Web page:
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Modern science has provided detailed information into the mechanisms of life itself, and modern chemistry has allowed the identification and quantification of chemicals, even down to a few molecules. Yet knowledge of facts does not automatically give insight, nor does it provide direction as to what to do with that knowledge. The capability of modern science to detect an increasingly smaller number of molecules, for example, does not itself provide any better understanding of the biological meaning of those small numbers of molecules or in turn their significance to human health. This lack of insight in turn often leads to confused or inappropriate public policy. Increasingly, policy makers have come to realize that the only rational future for the development of public policy concerned with the safety of the food supply must depend on sound adequate science and on the development of processes and procedures that utilize the available science in a rational way to arrive at public policy decisions.

From a historical point of view, the development of food safety evaluations has reached an important crossroads. For the first time, modern biology is being applied to the issues of food safety. Distinctions among chemistry, toxicology, nutrition and microbiology are being removed. Evaluation of food safety through this integrated mechanism will permit generic and, ultimately, predictive outcomes. To a significant extent, all of these processes have come to focus on this evaluative framework, namely risk assessment.

The importance of risk assessment lies not only in its ability to estimate human risk, but also in its use as a framework for organizing data as well as for allocating responsibility for analysis. Within common boundaries, it is important to understand that risk assessment is a process that can include a variety of models to reach conclusions. The concept of the Acceptable Daily Intake (ADI), for example, may be considered as a component of risk assessment, although a notionally zero risk, when combined with exposure assessments. Common structure permits a transparent and relatively uniform approach to the problem of providing useful information to risk managers. Moreover, for the evaluators, it provides a way to identify areas in which the available data are insufficient to reach reasonable decisions. The use of a common framework also facilitates harmonization of food safety evaluation processes among nations.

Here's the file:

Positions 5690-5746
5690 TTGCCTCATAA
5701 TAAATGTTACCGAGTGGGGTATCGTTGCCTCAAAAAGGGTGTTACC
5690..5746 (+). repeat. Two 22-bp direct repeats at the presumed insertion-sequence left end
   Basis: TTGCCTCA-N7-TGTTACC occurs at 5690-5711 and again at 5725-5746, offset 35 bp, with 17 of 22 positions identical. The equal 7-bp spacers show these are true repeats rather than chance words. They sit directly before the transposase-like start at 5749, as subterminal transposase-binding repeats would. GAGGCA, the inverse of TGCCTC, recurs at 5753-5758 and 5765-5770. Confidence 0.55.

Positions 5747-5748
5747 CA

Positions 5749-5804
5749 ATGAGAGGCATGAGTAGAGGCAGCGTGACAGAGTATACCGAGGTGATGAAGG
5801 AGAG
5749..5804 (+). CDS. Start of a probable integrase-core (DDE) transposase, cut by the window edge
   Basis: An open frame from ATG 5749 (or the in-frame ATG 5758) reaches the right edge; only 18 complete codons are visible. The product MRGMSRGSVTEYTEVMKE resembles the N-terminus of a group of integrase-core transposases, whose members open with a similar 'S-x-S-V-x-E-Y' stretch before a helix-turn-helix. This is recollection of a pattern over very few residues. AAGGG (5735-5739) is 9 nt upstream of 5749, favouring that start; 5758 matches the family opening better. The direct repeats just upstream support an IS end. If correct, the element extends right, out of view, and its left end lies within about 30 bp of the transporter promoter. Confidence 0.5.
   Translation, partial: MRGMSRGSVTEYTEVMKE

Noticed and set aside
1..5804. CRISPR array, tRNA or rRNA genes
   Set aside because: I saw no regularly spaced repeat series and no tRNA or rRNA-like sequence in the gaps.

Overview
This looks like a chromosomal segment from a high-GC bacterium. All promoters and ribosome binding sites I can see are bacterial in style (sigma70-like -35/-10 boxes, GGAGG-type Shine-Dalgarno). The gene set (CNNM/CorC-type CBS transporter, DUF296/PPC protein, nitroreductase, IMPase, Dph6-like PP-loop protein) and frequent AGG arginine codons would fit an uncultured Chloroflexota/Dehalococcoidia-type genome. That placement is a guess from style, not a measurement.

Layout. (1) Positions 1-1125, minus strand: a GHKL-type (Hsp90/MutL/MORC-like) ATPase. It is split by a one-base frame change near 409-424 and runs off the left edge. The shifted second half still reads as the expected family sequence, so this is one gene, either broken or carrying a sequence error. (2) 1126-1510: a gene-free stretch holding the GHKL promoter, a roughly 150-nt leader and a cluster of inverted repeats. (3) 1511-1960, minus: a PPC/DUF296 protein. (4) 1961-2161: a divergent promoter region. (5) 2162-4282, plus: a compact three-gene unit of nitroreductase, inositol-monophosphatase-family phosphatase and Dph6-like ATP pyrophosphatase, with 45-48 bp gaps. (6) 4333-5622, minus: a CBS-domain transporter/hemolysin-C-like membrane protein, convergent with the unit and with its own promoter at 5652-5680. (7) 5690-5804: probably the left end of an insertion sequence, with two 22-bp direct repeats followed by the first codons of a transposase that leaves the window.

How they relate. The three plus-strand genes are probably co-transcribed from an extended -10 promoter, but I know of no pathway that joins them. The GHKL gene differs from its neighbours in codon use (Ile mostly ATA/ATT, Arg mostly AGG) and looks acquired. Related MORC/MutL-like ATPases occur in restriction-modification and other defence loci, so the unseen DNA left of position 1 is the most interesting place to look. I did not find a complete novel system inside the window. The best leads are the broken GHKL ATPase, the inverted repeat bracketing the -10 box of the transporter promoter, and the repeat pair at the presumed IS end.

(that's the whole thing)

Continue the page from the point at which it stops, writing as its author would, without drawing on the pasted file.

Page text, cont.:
The convening of this Joint FAO/WHO Expert Consultation on the Application of Risk Analysis to Food Standards Issues is a landmark in the development of international food safety evaluation. For the first time, an international trade agreement, the SPS Agreement, explicitly recognizes that for establishment of rational harmonized regulations and standards for food in international trade a rigorous scientific process is required. Consequently, for food, CAC is required to provide the scientific framework on which adherence to the SPS Agreement will be based. While Codex standards will technically remain voluntary until they are accepted or used by countries, the SPS Agreement provides a mechanism for the collective adoption of Codex standards, guidelines and recommendations by WTO Member countries. Countries maintaining national standards more stringent than those of Codex may be required to defend their standards before WTO panels.

The outcome of the Consultation's deliberations can form the basis for the full integration of risk assessment into Codex decision making. Equally important, the outcome can also be used by many countries to establish food safety standards for their internal use.

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